Saturday, December 8, 2012

HOS reviews: Child, Heaberlin, and Hill

This year I have once again been doing a monthly-ish crime fiction round-up for the Herald on Sunday, one of the larger newspapers in New Zealand. I always try to mix things up a bit - not just books that have come out in recent weeks, but some older ones worth considering too. I also try to include books that others might enjoy or want to know more about, regardless of my own personal tastes or preferences (ie I don't use the column to promote my own personal favourite authors, or treat it as a 'best of' my recent reads etc), and also expose readers to some lesser-known terrific crime writers, as well as the household names.

With that being said, here is my latest Herald on Sunday crime fiction column.

Crime picks
Craig Sisterson

A Wanted Man
By Lee Child (Bantam, $37.99)
Fans of Jack Reacher will be well-pleased by this latest instalment in Child’s bestselling series, as the itinerant ex military cop finds himself caught up in the middle of more nastiness, simply by hitchhiking through the rural Nebraska. Picked up by three strangers, Reacher can tell they’re lying about something – but is it to do with the police roadblocks they pass? Is Reacher a decoy? A Wanted Man ticks all Child’s usual boxes: a propulsive plotline that keeps you turning the page, plenty of action and excitement, and at its core, Reacher, the disheveled taciturn wanderer who is driven to help the innocent but leaves plenty of carnage in his wake.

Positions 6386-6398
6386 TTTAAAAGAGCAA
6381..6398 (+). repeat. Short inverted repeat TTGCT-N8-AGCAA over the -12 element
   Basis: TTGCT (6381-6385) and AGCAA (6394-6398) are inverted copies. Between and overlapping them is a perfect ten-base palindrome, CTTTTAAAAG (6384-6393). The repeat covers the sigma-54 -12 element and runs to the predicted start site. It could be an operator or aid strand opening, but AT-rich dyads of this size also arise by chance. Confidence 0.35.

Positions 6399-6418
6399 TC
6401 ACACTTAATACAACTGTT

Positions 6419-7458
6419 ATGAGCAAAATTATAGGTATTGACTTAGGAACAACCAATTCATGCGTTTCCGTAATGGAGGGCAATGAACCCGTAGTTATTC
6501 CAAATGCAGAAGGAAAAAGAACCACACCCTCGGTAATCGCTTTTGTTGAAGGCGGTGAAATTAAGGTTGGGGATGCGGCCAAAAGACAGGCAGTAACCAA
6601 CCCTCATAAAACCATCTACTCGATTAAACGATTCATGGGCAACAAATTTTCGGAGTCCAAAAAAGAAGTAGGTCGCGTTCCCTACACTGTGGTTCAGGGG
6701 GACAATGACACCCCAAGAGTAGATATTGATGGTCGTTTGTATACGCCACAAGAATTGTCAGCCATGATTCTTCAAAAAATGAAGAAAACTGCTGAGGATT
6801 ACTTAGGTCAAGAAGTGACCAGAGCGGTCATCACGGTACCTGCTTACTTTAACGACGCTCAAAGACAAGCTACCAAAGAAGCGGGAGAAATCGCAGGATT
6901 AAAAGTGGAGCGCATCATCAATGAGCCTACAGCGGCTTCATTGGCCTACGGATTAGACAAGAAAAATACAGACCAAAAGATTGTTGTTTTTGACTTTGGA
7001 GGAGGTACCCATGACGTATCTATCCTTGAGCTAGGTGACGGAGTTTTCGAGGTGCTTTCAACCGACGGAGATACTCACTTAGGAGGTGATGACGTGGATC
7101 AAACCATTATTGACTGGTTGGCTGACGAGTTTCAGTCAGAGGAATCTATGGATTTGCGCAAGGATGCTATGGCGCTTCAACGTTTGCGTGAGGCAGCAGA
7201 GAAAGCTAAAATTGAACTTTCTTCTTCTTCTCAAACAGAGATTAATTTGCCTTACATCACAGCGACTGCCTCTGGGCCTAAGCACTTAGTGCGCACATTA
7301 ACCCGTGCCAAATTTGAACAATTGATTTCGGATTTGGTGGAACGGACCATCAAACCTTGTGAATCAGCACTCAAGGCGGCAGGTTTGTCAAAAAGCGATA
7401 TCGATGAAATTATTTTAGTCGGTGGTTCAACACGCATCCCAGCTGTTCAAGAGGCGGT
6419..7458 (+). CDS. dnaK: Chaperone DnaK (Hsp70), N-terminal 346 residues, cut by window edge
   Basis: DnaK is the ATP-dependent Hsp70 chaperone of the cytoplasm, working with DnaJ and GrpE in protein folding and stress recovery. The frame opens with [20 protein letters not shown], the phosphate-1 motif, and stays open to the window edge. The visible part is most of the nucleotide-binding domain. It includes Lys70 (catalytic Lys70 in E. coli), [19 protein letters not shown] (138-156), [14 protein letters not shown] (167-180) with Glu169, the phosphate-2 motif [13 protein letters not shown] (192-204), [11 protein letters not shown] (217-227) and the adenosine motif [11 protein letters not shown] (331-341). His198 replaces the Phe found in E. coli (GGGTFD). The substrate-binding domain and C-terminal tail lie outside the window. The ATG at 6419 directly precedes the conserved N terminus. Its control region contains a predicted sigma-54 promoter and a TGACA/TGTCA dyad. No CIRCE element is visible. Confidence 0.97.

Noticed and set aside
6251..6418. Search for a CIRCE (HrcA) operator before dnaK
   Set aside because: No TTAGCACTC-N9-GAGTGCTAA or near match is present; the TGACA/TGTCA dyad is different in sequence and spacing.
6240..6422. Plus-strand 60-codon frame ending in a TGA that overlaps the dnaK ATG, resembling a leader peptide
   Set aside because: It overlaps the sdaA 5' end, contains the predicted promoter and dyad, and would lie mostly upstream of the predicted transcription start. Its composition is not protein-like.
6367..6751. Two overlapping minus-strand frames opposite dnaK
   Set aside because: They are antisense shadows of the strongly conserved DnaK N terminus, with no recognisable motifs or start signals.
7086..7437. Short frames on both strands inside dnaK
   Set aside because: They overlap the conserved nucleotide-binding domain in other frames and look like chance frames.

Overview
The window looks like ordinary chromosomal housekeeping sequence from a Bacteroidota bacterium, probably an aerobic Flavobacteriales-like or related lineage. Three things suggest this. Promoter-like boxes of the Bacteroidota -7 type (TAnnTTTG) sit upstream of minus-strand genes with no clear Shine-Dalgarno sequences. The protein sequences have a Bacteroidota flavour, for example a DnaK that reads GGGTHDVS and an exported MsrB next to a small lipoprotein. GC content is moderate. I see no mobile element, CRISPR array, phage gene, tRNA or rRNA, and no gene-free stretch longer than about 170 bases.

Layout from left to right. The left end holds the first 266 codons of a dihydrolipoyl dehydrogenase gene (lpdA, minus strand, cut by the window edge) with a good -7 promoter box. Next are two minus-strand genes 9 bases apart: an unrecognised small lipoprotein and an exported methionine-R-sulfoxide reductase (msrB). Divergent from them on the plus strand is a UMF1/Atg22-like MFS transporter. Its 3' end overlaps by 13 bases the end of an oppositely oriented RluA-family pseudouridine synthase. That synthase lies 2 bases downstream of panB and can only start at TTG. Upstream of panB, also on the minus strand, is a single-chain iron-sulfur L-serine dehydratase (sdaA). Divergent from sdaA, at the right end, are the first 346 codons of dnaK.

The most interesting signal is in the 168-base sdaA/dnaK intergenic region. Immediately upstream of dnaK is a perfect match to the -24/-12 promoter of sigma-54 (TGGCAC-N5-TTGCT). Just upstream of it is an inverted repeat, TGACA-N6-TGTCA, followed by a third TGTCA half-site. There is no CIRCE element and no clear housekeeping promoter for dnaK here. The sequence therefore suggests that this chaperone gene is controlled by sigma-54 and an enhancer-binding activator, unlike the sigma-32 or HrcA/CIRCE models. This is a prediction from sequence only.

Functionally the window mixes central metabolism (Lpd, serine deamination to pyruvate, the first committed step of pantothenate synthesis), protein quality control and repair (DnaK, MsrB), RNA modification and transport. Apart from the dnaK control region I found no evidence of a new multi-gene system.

Playing Dead
By Julia Heaberlin (Faber, $24.99])
Debutant Heaberlin brings her award-winning journalism skills to bear in this intriguing mystery about a prodigal daughter returning home to rural Texas for her father’s funeral, only to have all her beliefs about her family shattered. A letter from someone claiming that rodeo rider-turned-child counselor Tommie was kidnapped from her real Mom as a child sends her along a dangerous rollercoaster of discovery. Heaberlin has a knack for pithy, memorable description, and really brings the Texas setting to life, in terms of people and place. Packed with fascinating, at times larger-than-life, characters, Playing Dead is a good read about family secrets and what makes us who we really are.

The Summer of Lost Toys
By Antonio Hill (Doubleday, $37.99)
An outstanding debut by Spanish author Antonio Hill, who brings his hometown vividly to life in this murky, fascinating tale that envelops the reader like a humid Barcelona day. Inspector Hector Salgado is still under a cloud, after having beaten a suspected child sex trafficker, and is sidelined with an unofficial investigation into a privileged teenager’s fatal fall from a balcony. The fierce, fascinating Salgado finds himself caught up in secrets and corruption at the highest levels of society. A triumph of a debut, Hill marvelously evokes Barcelona’s sultry atmosphere with vivid prose. An exciting, layered tale that introduces a terrific, complex new hero.

Craig Sisterson is the Judging Convenor for the Ngaio Marsh Award for Best Crime Novel. He writes about crime fiction for several publications here and overseas, and blogs at

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